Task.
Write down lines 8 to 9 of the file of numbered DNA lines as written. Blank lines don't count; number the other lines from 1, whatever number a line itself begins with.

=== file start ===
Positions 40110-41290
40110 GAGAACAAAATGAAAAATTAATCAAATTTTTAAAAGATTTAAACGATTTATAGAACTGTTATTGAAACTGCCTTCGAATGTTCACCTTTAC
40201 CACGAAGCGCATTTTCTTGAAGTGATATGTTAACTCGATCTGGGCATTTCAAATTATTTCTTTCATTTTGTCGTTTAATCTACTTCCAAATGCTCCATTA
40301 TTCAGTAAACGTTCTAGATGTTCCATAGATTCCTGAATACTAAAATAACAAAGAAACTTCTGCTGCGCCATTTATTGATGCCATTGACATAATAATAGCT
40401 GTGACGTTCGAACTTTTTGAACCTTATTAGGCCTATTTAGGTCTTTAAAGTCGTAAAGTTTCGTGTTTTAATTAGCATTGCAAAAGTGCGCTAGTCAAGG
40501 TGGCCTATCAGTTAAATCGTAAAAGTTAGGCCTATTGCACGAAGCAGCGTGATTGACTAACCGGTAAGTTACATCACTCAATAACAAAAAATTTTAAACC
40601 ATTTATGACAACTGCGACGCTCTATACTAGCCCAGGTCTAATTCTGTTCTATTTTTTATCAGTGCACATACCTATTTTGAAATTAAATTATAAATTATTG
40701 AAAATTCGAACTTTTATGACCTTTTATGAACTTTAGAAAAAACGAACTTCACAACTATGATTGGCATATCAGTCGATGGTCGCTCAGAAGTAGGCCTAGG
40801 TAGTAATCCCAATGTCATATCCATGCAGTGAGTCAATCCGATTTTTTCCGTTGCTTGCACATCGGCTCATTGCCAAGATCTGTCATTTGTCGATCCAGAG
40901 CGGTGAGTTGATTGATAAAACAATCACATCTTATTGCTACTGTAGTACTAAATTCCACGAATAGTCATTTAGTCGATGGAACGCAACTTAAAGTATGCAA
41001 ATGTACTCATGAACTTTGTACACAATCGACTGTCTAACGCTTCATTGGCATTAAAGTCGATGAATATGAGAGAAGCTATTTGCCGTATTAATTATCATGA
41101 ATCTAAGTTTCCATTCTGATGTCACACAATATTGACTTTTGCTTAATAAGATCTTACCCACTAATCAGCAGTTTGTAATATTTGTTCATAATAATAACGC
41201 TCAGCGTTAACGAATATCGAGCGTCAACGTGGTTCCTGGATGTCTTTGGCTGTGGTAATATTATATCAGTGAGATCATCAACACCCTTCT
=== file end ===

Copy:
40701 AAAATTCGAACTTTTATGACCTTTTATGAACTTTAGAAAAAACGAACTTCACAACTATGATTGGCATATCAGTCGATGGTCGCTCAGAAGTAGGCCTAGG
40801 TAGTAATCCCAATGTCATATCCATGCAGTGAGTCAATCCGATTTTTTCCGTTGCTTGCACATCGGCTCATTGCCAAGATCTGTCATTTGTCGATCCAGAG